PPI Web Desk
New York: Bangladesh is home to some 880,000 Rohingya refugees. During registration, the refugees were asked to consent to their data being shared with the Government of Myanmar by the Government of Bangladesh. Human Rights Watch (HRW) accuses the UN Refugee Agency (UNHCR) of collecting and sharing data improperly, alleging the agency did not conduct a full data impact assessment as its policies require.
Human Rights Watch director, Lama Fakih said, “The UN refugee agency’s data collection practices with Rohingya in Bangladesh were contrary to the agency’s own policies and exposed refugees to further risk.” Data can only be shared with partners, when its origin is obtained free and with the consent of the refugee, after he was properly informed.
Data sharing helps identify those refugees with specific needs or vulnerabilities, to refer them to the appropriate services and support. It’s primary aim is to provide protection, documentation, and assistance to refugees. It also helps keep families together or reunite them if they have been separated.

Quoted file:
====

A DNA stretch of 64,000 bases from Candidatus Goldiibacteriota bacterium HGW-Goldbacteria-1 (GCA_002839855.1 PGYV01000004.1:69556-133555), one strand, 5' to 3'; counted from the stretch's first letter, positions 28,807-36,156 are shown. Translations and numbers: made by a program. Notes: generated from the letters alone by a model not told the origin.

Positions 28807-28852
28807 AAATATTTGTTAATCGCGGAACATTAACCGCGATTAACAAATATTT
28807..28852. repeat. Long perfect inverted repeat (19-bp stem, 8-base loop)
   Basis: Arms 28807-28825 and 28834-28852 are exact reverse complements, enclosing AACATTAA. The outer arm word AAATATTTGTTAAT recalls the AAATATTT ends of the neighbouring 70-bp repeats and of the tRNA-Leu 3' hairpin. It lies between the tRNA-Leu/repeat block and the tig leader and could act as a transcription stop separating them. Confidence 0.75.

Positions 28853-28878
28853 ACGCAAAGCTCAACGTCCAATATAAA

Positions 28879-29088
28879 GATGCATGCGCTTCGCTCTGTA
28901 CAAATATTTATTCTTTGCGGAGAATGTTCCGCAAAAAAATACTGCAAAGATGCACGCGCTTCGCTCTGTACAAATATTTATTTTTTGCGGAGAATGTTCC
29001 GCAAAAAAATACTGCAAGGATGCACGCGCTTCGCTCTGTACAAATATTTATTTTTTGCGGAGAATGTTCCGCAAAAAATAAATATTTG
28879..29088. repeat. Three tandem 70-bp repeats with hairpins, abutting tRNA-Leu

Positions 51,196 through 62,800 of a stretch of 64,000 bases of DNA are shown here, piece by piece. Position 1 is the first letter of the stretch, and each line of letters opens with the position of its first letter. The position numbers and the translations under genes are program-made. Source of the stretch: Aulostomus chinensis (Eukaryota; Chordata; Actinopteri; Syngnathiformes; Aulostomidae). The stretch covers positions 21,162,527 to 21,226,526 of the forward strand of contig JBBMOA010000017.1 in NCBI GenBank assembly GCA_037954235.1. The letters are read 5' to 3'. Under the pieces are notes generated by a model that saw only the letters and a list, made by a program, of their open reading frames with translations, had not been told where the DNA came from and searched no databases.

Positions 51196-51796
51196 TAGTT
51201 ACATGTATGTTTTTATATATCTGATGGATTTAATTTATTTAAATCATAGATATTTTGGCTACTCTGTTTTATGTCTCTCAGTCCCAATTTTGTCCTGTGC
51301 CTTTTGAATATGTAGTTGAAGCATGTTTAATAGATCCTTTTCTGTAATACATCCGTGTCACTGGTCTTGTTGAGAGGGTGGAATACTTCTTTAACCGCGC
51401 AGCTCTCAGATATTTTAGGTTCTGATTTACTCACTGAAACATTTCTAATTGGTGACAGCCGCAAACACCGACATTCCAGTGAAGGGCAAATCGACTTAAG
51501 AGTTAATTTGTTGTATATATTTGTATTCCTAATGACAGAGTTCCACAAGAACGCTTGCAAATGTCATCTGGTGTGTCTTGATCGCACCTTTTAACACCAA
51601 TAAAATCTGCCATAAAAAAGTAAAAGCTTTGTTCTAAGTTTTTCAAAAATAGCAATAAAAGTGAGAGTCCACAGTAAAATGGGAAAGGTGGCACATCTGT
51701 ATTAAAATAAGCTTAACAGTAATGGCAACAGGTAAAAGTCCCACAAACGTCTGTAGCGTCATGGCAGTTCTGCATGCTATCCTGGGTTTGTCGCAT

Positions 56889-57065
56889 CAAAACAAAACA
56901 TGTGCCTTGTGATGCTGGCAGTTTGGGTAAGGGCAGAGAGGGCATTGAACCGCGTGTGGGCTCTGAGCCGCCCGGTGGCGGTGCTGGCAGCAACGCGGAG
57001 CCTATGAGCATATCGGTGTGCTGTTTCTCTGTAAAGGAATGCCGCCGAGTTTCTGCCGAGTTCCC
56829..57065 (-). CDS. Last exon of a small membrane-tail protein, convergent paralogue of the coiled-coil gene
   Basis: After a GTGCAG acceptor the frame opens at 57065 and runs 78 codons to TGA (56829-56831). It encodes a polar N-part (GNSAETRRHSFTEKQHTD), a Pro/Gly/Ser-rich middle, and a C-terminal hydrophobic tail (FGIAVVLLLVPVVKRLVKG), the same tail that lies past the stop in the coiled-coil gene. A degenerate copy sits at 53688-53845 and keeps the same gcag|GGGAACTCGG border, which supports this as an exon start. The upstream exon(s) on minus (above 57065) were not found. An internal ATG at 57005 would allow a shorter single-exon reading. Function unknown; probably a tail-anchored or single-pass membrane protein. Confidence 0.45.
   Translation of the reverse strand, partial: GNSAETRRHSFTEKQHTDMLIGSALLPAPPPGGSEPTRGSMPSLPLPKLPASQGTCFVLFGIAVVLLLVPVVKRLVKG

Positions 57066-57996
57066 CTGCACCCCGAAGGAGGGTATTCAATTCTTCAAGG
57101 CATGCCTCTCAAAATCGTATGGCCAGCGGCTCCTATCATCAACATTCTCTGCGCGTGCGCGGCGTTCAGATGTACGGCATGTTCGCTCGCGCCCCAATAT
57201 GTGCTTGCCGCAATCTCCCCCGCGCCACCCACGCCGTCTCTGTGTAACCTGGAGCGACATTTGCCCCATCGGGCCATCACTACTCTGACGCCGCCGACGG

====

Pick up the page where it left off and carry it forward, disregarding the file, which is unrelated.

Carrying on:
To counter these allegations, the UNHCR stated on Wednesday that clear policies are in place to ensure the safeguarding of the data collected when refugees are registered.
Specific measures were taken to mitigate potential risks during the data collection of Rohingya refugees in Bangladesh, measures to protect personal data against all unauthorized forms of processing.
The UNHCR assured that each refugee family was informed of the purpose of the joint registration. Throughout the process the UNHCR ensured that the refugees fully understood the purpose of the exercise, and they assisted them to make an informed decision. Refugees were expressly asked for their consent to have their data shared with the Government of Myanmar by the Government of Bangladesh. Each family’s consent was confirmed at least twice before signatures were taken.
Refugee families who did not consent to share their data were still registered and able to access the same services and support.
These exercise was used to establish Rohingya refugees’ former residence in Myanmar and right to return. The UNHCR stressed that any return of refugees to Myanmar is an individual and voluntary choice, if and when they feel conditions for a possible return are right.
In case the refugees decide to return, the UNHCR will assist them and when conditions are conducive to a safe and sustainable return, which right now is not the case. The right to return to Myanmar does not expire as time passes.